Tri Specialist Quintana Roo’s New PRsix Superbike

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Well-known for their purpose-built triathlon bikes, Quintana Roo has introduced a new elite-level Superbike that is more flexible, functional, and useful than their previous offerings.  The PRsix was designed from the ground up to be more versatile than its predecessors on a wider range of race courses, from including a more adjustable cockpit to focusing on the ease of setup and breakdown when traveling to races. All this while delivering a bike lighter, more aero, and more affordable than most of the elite-level competition.

Click through for more detail…

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“Until this point, triathletes have been presented with a selection of superbikes that are relatively heavy, expensive to maintain, and designed for the wind-tunnel alone rather than the variety of course conditions they are most likely to encounter. Additionally, the conventional wisdom in this category has been that any advance in stability and weight would come at the expense of aerodynamic efficiency. We’re out to prove that wrong, too.”   -Peter Hurley, CEO of American Bicycle Group, parent company of Quintana Roo

QR had been wary in the past of trying to speed up handling and lighten their bikes, fearing a loss of aero benefit. With this new carbon frameset they have managed to improve the bike in almost every category, while maintaining their respected aerodynamics with boat tail tubing profiles and aerodynamic characteristics uniquely designed for each frame size.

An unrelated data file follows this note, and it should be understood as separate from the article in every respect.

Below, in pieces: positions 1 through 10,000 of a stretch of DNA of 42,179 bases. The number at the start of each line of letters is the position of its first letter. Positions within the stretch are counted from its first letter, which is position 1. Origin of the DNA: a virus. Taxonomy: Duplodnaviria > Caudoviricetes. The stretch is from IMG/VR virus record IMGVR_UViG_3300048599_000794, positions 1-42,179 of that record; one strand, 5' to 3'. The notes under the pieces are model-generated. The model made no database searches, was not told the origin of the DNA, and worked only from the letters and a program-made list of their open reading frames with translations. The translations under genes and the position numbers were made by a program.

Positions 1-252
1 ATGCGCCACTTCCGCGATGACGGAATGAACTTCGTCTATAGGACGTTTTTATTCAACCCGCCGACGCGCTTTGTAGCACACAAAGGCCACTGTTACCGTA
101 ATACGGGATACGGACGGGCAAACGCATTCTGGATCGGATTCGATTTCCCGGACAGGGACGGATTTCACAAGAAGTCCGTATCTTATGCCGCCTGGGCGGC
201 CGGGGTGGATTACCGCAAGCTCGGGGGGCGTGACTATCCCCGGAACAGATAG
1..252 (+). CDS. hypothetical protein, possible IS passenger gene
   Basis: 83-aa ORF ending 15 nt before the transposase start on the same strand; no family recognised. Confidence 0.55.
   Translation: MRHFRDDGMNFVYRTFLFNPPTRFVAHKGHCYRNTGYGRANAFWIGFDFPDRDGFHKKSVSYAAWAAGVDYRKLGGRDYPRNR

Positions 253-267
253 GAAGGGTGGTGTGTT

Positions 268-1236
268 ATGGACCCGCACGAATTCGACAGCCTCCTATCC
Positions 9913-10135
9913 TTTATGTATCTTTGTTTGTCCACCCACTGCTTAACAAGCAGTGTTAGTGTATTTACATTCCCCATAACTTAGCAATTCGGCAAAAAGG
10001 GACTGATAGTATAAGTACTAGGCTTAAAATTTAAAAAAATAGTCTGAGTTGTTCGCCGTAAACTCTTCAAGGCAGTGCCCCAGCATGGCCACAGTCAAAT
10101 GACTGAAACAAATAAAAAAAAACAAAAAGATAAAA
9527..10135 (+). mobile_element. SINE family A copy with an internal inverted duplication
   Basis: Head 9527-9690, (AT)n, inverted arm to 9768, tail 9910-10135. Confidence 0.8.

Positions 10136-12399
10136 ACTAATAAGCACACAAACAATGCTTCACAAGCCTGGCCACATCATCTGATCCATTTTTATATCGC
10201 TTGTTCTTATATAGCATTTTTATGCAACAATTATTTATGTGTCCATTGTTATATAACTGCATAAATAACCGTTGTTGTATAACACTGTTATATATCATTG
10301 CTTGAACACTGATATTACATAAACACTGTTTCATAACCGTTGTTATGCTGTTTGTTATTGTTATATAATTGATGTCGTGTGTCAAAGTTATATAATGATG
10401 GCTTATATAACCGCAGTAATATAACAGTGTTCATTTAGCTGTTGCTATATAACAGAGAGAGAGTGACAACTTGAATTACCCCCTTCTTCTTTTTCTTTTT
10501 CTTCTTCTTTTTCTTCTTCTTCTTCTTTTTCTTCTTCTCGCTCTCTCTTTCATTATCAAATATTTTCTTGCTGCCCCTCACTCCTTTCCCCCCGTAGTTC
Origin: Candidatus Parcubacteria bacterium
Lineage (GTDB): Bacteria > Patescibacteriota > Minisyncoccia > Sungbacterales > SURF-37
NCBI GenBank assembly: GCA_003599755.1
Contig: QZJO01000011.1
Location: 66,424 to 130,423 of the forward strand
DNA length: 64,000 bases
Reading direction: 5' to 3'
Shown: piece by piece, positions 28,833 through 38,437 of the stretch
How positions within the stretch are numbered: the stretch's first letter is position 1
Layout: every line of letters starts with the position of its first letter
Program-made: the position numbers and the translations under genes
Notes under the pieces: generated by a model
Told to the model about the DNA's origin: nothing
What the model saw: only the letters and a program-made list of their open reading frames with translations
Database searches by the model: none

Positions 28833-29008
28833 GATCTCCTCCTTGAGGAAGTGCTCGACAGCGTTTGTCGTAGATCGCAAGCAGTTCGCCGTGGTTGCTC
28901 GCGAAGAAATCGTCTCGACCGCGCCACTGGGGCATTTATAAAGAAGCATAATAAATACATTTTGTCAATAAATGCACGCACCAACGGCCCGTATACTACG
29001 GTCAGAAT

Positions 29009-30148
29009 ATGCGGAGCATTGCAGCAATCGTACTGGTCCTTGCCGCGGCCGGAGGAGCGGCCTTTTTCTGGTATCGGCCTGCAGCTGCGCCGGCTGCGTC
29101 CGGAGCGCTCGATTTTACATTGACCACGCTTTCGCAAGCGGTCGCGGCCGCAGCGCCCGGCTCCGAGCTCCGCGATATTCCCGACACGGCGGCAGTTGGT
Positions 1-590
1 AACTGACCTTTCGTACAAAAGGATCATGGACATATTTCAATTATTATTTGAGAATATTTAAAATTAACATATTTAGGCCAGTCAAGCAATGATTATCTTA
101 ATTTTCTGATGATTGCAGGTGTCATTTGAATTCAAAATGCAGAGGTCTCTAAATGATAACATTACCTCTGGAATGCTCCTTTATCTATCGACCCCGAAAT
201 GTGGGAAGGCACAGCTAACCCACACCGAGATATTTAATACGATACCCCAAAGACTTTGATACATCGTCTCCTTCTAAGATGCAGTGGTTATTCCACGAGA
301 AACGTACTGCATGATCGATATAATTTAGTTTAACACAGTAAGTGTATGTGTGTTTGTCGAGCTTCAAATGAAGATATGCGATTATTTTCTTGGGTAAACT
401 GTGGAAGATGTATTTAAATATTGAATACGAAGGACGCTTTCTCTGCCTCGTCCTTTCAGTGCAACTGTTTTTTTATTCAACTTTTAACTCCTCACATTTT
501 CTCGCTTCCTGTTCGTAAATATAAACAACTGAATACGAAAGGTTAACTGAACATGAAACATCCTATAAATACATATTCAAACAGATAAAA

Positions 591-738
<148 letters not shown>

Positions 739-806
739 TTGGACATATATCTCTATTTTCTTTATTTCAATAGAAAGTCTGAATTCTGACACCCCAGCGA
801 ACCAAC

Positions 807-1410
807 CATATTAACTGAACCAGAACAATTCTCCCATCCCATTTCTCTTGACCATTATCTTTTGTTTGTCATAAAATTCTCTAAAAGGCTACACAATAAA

An overall frame stiffness boost was a big goal for QR, as many narrow profile bikes on the market are designed to roll off a time trial start ramp, ignoring the cold start for triathletes coming out of their first transition or the multiple accelerations of winding or hilly courses. The PRsix also includes faster handling for more real world versatility and the stiffness of new tubing shapes and the new overall frame layout.

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At the same time the frame loses weight to come in under 2kg for the frameset, placing it among the lightest of the elite Tri/TT bikes. Some of the unique aerodynamic elements of the frame include QR’s Shift+ concept, wherein the downtube is actually slightly offset to the drive side to divert air from the front wheel to the ‘cleaner air’ non-drive side of the bike, uncluttered by drivetrain. The frame also uses the tallest non-drive side chainstay I’ve ever seen, in what they claim again reduces drag eliminating a leading edge (Leading Edge Absent) to the rear end of the bike, while also boosting rear triangle stiffness.

With less overall surface area for greater stability in cross winds, the PRsix is much more manageable than previous iterations, which translates into more time staying in your aero tuck. The less bulky frame design (something triathletes are a bit unaccustomed to) shows its benefits in QR’s in-house drag tests, showing it performing on par or better than the industry’s best TT bikes in a wide range of yaw angles +/- 20degrees. This again yields a more stable, comfortably handling bike that can actually be pretty light.

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Quintana Roo includes a modular, integrated 31.8 stem setup in lieu of a proprietary aero bar. This keeps the front end clean and aero, while making a big shift towards more fit adjustability in bar position and base and aero bar options letting riders install the bar best suited to their riding.